# Electromagnetic spectrum

I understand that the electromagnetic spectrum is made up of different frequencies of light waves, but is this true in all cases such as with longer wave frequencies? "such as with microwaves". sometimes I get the impression that with microwave ovens for example use waves of electrons, so my question is, is there some kind of threshold where somewhere between infrared to microwaves does the frequency makes the conversion from light to electrons? (and if so, how?) or is it always light and has some other correlation such as light influencing the electrons thru the air?

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No, it's always light. Microwaves use light. They do, however, use electron motion to generate that light. –  DumpsterDoofus Feb 25 '14 at 4:43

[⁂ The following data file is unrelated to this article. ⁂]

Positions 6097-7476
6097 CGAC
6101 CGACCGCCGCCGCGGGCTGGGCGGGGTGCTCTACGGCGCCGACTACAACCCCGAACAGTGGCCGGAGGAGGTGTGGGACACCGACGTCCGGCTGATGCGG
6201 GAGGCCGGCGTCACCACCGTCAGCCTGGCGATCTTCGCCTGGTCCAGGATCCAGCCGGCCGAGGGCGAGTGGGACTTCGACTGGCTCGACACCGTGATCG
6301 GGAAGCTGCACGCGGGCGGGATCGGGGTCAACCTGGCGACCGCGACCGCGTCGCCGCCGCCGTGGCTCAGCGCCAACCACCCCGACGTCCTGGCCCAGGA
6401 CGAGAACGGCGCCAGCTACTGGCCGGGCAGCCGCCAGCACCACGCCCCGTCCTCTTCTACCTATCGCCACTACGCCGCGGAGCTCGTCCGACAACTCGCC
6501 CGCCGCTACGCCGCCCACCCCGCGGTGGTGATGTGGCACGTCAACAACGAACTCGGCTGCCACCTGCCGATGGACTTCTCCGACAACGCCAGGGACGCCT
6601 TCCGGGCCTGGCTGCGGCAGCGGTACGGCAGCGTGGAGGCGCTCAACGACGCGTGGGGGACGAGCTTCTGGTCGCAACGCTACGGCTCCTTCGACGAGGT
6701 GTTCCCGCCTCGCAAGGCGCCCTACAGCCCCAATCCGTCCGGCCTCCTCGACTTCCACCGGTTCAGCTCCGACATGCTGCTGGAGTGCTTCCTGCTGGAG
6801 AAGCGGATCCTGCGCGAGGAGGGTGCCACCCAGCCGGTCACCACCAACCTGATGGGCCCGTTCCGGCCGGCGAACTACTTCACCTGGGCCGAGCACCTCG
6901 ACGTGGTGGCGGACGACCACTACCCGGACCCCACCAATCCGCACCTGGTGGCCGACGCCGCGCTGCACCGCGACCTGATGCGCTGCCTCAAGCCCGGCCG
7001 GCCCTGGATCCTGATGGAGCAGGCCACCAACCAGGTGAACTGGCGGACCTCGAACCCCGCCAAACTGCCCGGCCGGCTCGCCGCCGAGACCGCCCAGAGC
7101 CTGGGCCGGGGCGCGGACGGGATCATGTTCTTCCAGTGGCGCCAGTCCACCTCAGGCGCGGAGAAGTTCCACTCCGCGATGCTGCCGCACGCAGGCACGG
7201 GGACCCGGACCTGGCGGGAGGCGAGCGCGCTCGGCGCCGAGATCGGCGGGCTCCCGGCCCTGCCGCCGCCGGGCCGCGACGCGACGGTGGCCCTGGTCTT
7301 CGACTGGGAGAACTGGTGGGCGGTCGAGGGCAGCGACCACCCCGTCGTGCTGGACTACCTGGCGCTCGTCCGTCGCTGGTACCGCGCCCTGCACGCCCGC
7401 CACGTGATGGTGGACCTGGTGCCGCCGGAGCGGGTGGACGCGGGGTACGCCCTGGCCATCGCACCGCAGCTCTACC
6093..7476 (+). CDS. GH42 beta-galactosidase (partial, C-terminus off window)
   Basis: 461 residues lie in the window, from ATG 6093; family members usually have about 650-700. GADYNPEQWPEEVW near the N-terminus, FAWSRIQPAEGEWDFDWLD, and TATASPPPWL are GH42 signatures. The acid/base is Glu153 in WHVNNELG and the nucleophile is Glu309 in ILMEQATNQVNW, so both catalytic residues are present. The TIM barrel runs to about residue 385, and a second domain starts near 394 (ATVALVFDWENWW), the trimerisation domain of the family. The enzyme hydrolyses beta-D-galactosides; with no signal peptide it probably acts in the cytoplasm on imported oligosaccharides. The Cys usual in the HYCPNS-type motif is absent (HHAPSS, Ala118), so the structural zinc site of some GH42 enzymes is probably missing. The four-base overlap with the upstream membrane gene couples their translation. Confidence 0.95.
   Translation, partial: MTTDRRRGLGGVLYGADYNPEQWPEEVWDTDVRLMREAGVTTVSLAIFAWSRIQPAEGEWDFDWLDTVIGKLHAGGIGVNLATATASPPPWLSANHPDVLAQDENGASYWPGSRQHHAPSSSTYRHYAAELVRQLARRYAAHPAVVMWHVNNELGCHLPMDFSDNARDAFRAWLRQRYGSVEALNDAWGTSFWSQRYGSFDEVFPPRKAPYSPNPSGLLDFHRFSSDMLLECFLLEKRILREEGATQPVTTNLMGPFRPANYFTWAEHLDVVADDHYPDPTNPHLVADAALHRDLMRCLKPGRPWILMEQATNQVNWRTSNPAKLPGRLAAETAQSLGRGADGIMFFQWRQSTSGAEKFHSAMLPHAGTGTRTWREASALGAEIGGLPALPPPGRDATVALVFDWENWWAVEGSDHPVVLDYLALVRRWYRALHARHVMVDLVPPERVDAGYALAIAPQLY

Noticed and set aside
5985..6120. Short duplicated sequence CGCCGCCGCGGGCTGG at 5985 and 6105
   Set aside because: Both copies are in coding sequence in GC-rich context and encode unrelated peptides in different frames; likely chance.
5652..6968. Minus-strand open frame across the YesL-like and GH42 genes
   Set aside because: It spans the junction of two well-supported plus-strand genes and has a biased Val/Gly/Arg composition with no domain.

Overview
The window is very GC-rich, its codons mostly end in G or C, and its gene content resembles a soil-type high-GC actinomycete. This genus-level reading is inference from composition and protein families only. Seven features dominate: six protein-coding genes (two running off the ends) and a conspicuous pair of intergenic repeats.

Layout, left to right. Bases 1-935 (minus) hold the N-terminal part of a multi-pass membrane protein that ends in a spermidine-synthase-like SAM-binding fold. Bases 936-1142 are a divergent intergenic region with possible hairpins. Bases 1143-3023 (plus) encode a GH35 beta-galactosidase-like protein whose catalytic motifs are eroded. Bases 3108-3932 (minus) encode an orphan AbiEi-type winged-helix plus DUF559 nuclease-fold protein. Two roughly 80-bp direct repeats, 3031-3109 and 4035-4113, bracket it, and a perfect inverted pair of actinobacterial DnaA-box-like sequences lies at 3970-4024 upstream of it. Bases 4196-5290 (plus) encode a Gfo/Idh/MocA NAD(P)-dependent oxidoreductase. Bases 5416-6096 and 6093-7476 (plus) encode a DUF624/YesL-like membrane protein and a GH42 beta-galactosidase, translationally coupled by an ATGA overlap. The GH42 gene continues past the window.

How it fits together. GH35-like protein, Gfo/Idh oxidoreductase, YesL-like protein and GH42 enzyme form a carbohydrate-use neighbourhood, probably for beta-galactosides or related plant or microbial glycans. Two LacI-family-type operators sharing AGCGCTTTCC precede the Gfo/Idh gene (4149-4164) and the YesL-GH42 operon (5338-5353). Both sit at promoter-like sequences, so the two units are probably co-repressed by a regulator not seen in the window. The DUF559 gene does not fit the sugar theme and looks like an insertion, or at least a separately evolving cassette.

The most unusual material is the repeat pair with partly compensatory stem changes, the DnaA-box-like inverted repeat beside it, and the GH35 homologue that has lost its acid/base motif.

ok, I need an explanation for this down vote, its A genuine question, did I ask it wright? –  GammaRay Feb 25 '14 at 4:45
I didn't downvote, it was probably someone else. Maybe they downvoted because of the misconception that long-wave radiation is electrons? –  DumpsterDoofus Feb 25 '14 at 4:46
no not you, I didn't see your comment till I submitted mine. –  GammaRay Feb 25 '14 at 4:48
DumpsterDoofus-thanks for the answer, that's what I figured, if only you could have answered me in the answer box I could have up voted it. –  GammaRay Feb 25 '14 at 4:52